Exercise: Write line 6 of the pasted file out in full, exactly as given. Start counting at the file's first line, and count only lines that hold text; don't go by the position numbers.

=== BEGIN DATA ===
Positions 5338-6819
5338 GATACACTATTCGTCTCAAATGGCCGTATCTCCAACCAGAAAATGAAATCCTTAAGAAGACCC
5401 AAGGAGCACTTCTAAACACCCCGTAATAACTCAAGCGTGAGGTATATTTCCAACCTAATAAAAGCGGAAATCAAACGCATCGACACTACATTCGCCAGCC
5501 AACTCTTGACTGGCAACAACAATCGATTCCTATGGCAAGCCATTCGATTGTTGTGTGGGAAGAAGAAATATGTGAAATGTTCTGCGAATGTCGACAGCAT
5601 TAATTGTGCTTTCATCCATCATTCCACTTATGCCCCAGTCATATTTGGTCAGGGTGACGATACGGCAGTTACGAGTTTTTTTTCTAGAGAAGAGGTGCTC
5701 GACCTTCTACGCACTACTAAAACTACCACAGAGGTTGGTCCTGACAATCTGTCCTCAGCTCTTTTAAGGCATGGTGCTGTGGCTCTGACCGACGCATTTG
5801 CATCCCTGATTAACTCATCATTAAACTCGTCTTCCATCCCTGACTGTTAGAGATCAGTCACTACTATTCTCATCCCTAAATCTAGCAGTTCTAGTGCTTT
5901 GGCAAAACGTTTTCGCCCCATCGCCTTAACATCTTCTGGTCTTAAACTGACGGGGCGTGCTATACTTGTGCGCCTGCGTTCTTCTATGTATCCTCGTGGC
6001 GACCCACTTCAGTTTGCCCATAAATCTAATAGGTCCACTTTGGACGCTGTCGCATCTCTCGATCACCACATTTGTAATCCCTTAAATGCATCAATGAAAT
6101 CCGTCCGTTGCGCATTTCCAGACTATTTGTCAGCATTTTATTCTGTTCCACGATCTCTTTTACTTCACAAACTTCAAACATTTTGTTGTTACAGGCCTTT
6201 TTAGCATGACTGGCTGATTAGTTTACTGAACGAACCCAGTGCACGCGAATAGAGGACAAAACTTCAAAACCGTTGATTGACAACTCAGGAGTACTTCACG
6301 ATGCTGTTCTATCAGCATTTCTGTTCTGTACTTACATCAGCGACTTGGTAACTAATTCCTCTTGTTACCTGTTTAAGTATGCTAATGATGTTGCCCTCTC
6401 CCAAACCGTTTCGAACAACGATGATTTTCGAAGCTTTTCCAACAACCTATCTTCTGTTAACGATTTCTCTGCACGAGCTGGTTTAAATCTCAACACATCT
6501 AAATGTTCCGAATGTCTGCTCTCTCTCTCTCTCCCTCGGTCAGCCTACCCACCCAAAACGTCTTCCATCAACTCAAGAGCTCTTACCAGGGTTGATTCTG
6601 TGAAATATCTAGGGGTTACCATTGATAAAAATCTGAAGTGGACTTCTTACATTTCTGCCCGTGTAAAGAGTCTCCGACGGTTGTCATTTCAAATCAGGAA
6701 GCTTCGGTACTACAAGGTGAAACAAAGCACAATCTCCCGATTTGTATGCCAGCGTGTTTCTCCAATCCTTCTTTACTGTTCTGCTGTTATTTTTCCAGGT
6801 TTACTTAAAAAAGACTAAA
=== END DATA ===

5701 GACCTTCTACGCACTACTAAAACTACCACAGAGGTTGGTCCTGACAATCTGTCCTCAGCTCTTTTAAGGCATGGTGCTGTGGCTCTGACCGACGCATTTG